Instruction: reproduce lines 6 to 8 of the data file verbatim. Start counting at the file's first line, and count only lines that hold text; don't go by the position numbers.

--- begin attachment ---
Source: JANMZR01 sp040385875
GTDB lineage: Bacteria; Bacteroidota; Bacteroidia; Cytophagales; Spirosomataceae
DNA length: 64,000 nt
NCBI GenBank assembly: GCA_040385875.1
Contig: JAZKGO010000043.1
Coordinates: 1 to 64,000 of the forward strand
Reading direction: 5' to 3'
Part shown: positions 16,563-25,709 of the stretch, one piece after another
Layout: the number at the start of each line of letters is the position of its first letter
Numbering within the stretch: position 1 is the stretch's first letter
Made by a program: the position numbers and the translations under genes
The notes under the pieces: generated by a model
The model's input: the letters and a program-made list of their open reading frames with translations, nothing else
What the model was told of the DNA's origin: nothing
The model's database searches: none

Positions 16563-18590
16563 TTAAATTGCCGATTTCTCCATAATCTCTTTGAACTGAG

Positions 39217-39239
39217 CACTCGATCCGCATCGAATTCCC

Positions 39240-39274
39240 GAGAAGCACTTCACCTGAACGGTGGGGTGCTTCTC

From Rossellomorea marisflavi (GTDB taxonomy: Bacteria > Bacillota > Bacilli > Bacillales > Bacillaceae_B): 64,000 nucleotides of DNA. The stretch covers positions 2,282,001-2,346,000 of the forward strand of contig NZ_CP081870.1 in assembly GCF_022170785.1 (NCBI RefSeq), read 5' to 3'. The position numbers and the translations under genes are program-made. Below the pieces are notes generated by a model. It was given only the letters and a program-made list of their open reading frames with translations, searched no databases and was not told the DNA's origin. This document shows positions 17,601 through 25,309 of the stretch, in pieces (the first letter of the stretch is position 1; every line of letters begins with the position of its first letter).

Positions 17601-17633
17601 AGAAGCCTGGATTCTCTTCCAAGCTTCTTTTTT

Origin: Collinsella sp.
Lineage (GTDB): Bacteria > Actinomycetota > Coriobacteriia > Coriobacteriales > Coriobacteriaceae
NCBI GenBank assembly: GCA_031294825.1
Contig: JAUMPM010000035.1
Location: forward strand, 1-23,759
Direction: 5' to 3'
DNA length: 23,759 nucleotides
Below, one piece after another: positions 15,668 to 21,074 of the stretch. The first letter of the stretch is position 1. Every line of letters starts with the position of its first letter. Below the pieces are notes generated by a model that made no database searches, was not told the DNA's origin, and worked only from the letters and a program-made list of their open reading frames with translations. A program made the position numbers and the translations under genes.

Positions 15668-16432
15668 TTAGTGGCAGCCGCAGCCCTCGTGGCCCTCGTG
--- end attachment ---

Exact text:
Coordinates: 1 to 64,000 of the forward strand
Reading direction: 5' to 3'
Part shown: positions 16,563-25,709 of the stretch, one piece after another